• Productivity and Business Processes: $41,160,000,000
    • Intelligent Cloud: $38,985,000,000
    • More Personal Computing: $45,698,000,000

    All-in-all, the company reported annual revenue of more than $125 billion.

    Current Top Shareholders

    The top 10 shareholders of Microsoft stock are all asset managers/mutual fund companies. As a group, institutional shareholders own a whopping 74.78% of all Microsoft shares. Individual holders only own 6.17% of Microsoft stock. One institution, Capital Research & Management, occupies three of the top 10 shareholder slots, as the ownership is distributed among three separate divisions. When those divisions are combined into a single entity, here’s what the top shareholders list looks like:

    1. The Vanguard Group, 7.89% of shares
    2. Capital Research & Management, 4.88% of shares
    3. BlackRock Fund Advisors, 4.44% of shares
    4. SSGA Funds Management, 4.10% of shares
    5. Fidelity Management & Research Co., 3.00% of shares
    6. T. Rowe Price Associates, 2.54% of shares
    7. Geode Capital Management, 1.37% of shares
    8. Northern Trust Investments, 1.26% of shares

    If you own a mutual fund, you likely own a piece of Microsoft yourself. Here’s a look at what percentage of the company is owned by popular mutual funds:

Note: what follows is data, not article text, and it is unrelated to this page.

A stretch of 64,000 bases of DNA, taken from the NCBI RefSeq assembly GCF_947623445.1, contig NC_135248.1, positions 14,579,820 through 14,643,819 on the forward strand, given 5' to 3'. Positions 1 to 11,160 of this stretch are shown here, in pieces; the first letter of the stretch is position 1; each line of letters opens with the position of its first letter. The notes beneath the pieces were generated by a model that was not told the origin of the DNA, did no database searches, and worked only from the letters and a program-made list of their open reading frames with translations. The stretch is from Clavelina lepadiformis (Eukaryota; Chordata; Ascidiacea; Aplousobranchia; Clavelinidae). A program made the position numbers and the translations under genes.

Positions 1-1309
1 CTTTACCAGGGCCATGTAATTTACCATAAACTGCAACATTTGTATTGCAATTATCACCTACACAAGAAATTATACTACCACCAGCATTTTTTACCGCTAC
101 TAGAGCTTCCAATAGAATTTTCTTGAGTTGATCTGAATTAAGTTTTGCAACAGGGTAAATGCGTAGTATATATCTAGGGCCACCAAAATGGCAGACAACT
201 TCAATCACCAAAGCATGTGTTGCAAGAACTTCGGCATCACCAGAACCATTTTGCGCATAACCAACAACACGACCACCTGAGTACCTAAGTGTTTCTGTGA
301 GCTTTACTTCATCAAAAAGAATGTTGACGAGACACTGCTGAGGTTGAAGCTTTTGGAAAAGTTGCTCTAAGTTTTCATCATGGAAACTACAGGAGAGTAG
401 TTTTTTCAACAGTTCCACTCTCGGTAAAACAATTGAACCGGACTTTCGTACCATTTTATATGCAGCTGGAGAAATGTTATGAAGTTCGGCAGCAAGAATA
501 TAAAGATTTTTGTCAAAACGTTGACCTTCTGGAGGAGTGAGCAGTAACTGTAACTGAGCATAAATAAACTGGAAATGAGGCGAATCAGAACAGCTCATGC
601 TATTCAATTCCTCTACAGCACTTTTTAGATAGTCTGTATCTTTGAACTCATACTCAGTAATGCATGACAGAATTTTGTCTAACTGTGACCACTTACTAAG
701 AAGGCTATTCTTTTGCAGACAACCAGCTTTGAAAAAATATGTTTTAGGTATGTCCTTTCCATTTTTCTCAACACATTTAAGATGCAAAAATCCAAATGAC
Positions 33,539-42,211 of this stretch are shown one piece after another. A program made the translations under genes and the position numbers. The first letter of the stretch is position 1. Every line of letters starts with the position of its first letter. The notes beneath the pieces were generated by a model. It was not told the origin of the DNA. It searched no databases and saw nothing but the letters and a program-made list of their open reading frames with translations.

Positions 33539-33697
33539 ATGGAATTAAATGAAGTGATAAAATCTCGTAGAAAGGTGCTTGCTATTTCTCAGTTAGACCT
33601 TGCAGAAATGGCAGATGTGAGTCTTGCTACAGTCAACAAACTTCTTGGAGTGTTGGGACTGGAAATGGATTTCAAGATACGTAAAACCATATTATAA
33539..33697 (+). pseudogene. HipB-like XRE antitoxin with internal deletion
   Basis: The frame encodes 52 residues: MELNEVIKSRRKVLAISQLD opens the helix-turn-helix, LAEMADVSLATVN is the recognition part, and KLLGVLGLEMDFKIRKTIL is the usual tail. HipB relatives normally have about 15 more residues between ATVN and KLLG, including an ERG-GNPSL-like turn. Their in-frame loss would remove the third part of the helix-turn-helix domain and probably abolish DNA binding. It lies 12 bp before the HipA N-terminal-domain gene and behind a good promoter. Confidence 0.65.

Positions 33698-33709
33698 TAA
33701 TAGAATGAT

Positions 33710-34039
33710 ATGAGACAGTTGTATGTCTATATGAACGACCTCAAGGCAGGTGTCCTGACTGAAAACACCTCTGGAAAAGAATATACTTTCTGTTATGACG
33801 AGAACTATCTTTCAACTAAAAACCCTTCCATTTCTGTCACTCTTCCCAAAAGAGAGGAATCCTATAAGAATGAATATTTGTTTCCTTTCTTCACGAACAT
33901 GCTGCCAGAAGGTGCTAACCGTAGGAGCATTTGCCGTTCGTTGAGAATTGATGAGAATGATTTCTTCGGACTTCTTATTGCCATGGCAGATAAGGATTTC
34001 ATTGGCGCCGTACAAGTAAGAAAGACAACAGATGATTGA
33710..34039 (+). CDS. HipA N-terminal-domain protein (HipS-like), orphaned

1. Vanguard Total Stock Market Index, 2.81% of shares
    2. Vanguard 500 Index Fund, 2.00% of shares
    3. SPDR S&P 500 exchange-traded fund, 1.07% of shares
    4. The Government Pension Fund – Global, 0.96% of shares
    5. Vanguard Institutional Index Fund, 0.92% of shares
    6. American Funds Growth Fund of America, 0.89% of shares
    7. Fidelity 500 Index Fund, 0.83% of shares
    8. Invesco QQQ Trust, 0.80% of shares
    9. iShares Core S&P 500 ETF, 0.75% of shares
    10. Vanguard Growth Index Fund, 0.72% of shares

    All of these shareholders may change their level of investment at any time — even dropping it down to 0%. But since Microsoft is such an important company to the market overall, these percentages are not likely to change by a great amount. This lack of change is particularly true for the index funds on the list, as by fund mandate, they are required to match the company’s weighting in their respective index.

    How Does the Future Look for Microsoft?

    It’s hard to argue against the merits of a company laying claim to the title of being the largest in the world. Clearly, Microsoft is a hugely profitable company. If you have ever worked on a computer, it’s highly likely you have used Microsoft products.

    Stocks that are market leaders often tend to continue to lead, and as the saying goes, the rich tend to get richer. But what are the nuts and bolts when it comes to the future of Microsoft?

    If judging by recent trends, the future seems to look rosy for Microsoft. On Oct. 2, 2019, the company released a host of new products in its Surface line, with five new products arriving in time for the holiday season and two dual-screen devices — the Surface Duo and the Surface Neo — arriving by the 2020 holiday season.

    On the earnings front, the company reported revenue of $33.7 billion for the quarter ending June 30, 2019, an increase of 12%. Operating income showed a 20% jump, up to $12.4 billion, whereas net income rose by a whopping 49%, to $13.2 billion.

    Chief executive officer Satya Nadella described the results as “a record fiscal year for Microsoft,” noting that the company’s commitment to customer success ” … is resulting in larger, multiyear commercial cloud agreements and growing momentum across every layer of our technology stack.”